Have you ever tried to push a stick through a tree trunk… without touching anything? Oh and the wind is blowing… and the stick is spinning… and the tree is also spinning! That is pretty..
Unfortunately for many, the work place is not a fun place. This is a maxim that many of us can likely relate to, and one that is pretty realistic to most people’s experiences with office jobs…
After two months on the high seas, also known as Windows, the hexagonal turn-based strategy game Pirate Code is now available on Mac as well. Developed by Circuit Hive, Pirate Code depicts life on the open sea, as players assume the role of a band of mercenaries caught in the middle of a war between the most dangerous band of pirates around, and those they steal from. As if protecting your booty wasn’t challenging enough, it turns out the pirates also have plans to open a gate to the nether world and master the dark powers within. In order to thwart such mischief, the mercenaries must become pirates in their own right and turn the tide of battle against the deviant ne’er-do-wells.
Pirate Code boasts a number of seaworthy features, including 20 unique ships to unlock and 4 captains to recruit, each with the ability to teach special actions to ships. There are over 3 dozen islands to explore across a vast ocean interspersed with tons of naval combat. Circuit Hive also promises “an epic story with unexpected twists” and “custom piratey music”. Players are free to download and try the first chapter for free, but unlocking the full game costs $14.95. Pirate Code is now available for PC and Mac and can be purchased directly from the Circuit Hive website, with a Steam Greenlight campaign currently underway.
The game did very well when it sought funding on Kickstarter last year, coming in with a final total of $2,933,252 – an impressive 326% of their original goal of $900,000.
The game is only in beta at the moment, but as with all Early Access games, buyers will receive all future updates for free. The price of the final game will apparently be lower according to the developer, but for you money you do also get an updated version of the 1988 original, a copy of the original soundtrack, digital novellas and a digital concept art book to sweeten the deal, and those extras are exclusive to Early Access backers.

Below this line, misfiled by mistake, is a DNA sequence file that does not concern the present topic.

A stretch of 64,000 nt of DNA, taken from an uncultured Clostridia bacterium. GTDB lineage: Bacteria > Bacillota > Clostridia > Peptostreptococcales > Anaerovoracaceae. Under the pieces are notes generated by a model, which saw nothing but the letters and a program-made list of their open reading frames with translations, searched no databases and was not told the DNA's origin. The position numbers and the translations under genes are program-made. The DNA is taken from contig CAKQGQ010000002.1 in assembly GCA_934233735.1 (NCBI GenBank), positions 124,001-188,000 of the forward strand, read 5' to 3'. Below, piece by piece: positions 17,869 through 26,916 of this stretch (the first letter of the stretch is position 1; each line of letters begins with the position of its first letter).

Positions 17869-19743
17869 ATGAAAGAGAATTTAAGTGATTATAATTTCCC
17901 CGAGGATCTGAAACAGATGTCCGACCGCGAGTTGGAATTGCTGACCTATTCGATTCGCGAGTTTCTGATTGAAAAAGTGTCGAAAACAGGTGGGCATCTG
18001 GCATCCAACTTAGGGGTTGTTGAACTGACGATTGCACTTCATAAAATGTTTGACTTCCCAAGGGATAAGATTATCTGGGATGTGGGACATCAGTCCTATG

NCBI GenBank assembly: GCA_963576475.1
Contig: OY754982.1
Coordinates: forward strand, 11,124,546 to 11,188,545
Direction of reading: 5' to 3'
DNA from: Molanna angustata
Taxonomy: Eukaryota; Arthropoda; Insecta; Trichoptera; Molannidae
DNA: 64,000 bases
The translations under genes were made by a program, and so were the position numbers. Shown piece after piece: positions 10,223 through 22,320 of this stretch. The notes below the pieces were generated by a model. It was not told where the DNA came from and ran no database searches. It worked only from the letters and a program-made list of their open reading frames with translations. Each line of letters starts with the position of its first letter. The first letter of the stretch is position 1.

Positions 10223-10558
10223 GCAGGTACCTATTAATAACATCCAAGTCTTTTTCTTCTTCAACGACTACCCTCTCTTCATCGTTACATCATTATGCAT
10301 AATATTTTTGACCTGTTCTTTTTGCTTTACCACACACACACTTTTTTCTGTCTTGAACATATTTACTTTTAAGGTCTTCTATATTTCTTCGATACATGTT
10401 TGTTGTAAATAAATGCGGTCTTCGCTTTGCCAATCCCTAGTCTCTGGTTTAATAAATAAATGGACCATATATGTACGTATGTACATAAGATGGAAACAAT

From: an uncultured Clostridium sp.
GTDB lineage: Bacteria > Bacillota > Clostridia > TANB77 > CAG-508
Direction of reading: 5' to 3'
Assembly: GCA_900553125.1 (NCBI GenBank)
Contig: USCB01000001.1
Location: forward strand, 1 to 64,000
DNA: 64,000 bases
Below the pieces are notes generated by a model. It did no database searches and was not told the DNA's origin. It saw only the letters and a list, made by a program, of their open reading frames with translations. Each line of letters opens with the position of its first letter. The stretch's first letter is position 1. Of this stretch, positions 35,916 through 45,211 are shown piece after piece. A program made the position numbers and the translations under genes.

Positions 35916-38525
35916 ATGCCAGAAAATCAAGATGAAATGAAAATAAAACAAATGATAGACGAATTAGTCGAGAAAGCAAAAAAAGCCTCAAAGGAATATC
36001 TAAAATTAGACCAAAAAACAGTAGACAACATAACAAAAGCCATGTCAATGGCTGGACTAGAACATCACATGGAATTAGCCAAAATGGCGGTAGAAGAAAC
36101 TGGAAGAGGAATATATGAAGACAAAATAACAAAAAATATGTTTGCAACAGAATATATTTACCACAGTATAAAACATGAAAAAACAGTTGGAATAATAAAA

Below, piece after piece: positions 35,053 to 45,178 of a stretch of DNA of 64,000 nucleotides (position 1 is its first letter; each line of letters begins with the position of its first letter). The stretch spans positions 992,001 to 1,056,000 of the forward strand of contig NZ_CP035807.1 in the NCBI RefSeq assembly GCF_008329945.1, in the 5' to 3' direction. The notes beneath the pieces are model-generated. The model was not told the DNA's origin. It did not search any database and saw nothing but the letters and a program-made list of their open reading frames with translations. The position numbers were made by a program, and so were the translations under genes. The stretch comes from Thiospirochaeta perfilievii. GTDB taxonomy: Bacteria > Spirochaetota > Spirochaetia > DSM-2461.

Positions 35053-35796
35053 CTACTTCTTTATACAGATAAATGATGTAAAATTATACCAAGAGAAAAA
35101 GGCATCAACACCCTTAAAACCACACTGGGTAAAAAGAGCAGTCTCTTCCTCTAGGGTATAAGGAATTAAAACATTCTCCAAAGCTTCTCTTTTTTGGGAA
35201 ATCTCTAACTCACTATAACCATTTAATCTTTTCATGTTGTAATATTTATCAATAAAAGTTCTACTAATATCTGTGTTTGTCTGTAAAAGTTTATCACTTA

Set in a post-apocalyptic future version of America, the game has you and your band of Desert Rangers fighting to survive in the wilderness of South Midwestern States. Combat is tile and turn-based, pitting you against all sorts of mutants, other survivors and feral wildlife. The original is famous for being inspiration behind the popular Fallout franchise.
Watch the Early Access teaser below.
Hack’n slash fans may want to pay attention, because there’s a new Kickstarter project on the block that could just be worthwhile. 3 Sprockets, the developers behind the Cubemen series, have taken to the popular crowdfunding site with an idea for what they’ve dubbed a 3D Mini Action-RPG (MARPG) known as Fight the Dragon. In hopes of reaching the proposed goal of $50,000 AUD, the team has created the following video proposal:
Fight the Dragon boasts a number of features, including both local drop-in split-screen co-op and online drop-in multiplayer, as well as a baked-in Adventure Construction Kit (read: map editor.) The video linked above offers a brief rundown of just how quickly players can put together a customized dungeon layout before sharing it with friends. What really makes Fight the Dragon unique though, is an emphasis on quicker play sessions via shortened adventures. According to the Kickstarter page, “10-15 minute adventures in a non-linear format allows players to jump in for a quick fix, or play multiple adventures over longer play sessions.” These adventures result in the earning of tickets, which can then be cashed in for a chance to “Fight the Dragon” in a battle arena. At the time of this post, Fight the Dragon has received just over $2,300 in the few short hours the campaign has been live. The game is scheduled to release on Steam for Windows, OSX, and Linux, with a DRM-free version supported via the Humble Store.